Another reason is, that these strong men sometimes will not use the means of grace, and therefore they fall. know some professedly religious people who are accepted in some churhes as being true children of God, who yet make it a habit of stopping away from the house of God, because they conceive they are so advanced that they do not want it. These are your presumptuous men. They are not to be found at the Lord’s table, eating the body and drinking the blood of Christ, in the holy emblems of bread and wine. You do not see them in their closets; you do not find them searching the Scriptures with holy curiosity. They think they stand—they shall never be moved; they fancy that means are intended for weaker Christians; and leaving those means, they fall.

Once more, the man who is self-confident runs a fearful hazard, because God’s, Spirit always leaves the proud. The gracious Spirit delights to dwell in the low places. God loves humility. He who walks with fear and trembling, fearing lest he should go astray, that man the Spirit loves; but when once pride creeps in, and the man declares, “Now I am in no danger,” away goes the dove; it flies to heaven and will have nought to do with him.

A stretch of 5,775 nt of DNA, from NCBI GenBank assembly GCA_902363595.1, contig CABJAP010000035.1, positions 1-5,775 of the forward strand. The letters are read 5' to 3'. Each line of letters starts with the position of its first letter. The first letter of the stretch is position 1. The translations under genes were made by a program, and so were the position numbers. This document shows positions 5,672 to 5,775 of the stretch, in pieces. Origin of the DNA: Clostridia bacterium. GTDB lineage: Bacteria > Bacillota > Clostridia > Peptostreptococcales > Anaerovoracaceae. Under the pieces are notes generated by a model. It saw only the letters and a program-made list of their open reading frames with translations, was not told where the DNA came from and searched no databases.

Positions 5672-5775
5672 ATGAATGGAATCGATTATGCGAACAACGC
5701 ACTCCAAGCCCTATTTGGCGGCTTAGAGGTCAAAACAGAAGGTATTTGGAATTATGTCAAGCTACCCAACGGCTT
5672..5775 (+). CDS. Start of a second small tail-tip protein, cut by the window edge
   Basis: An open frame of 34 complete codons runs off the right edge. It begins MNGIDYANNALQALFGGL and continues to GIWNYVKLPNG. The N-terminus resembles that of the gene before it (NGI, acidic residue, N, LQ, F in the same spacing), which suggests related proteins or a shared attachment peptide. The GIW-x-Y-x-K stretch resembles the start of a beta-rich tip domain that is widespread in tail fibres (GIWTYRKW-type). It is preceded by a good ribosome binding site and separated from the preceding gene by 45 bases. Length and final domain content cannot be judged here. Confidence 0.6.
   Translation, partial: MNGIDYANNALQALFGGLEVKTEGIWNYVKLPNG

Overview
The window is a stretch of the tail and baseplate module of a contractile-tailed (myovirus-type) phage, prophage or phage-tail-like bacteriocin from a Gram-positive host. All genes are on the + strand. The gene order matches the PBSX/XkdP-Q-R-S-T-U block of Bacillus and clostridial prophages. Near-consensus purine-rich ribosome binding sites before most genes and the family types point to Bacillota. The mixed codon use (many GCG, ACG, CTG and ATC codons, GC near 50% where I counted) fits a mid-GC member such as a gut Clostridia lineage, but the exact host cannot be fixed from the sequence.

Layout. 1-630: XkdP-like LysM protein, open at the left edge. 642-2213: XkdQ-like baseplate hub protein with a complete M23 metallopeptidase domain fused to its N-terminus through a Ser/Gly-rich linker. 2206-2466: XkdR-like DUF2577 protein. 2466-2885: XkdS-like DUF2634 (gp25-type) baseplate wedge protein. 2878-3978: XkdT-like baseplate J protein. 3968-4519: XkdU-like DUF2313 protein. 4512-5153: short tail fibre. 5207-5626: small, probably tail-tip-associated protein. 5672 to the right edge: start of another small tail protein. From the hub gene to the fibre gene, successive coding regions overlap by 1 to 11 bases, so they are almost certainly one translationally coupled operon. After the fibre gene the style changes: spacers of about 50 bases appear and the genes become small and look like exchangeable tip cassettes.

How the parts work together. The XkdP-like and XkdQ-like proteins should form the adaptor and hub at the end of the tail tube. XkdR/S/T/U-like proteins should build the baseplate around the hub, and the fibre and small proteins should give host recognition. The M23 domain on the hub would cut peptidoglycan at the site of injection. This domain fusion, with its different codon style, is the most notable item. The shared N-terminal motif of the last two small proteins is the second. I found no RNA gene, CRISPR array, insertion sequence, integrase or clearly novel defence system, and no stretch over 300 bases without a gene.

The third point is The Counsel. I would, if my Lord would allow me, speak home to your souls, and so picture the danger of a presumptuous man, that I would make you all cry out to heaven that sooner might you die than presume.

First, take heed, because so many have fallen. Oh! do you want to be saved by fire, Christians? Would ye not rather enter heaven, singing songs of praises? Would ye not glorify him on earth, and then give your last testimony with, “Victory, victory, victory, unto him that loved us;” then shut your eyes on earth, and open them in heaven? If you would do so, presume not.

Once more, my brother, take heed, because a fall will so much damage the cause of Christ. Nothing has hurt religion one-half, or one thousandth part, so much as the fall of God’s people. Ah! when a true believer sins, how will the world point at him. I heard one man say, a little while ago, that he did not believe there was a true Christian living, because he had found out so many hypocrites. I reminded him that there could be no hypocrites if there were no genuine ones. No one would try to forge bank notes if there were no genuine ones. But let those who are so, take heed; let them always, in their conduct, have the ring of true gold.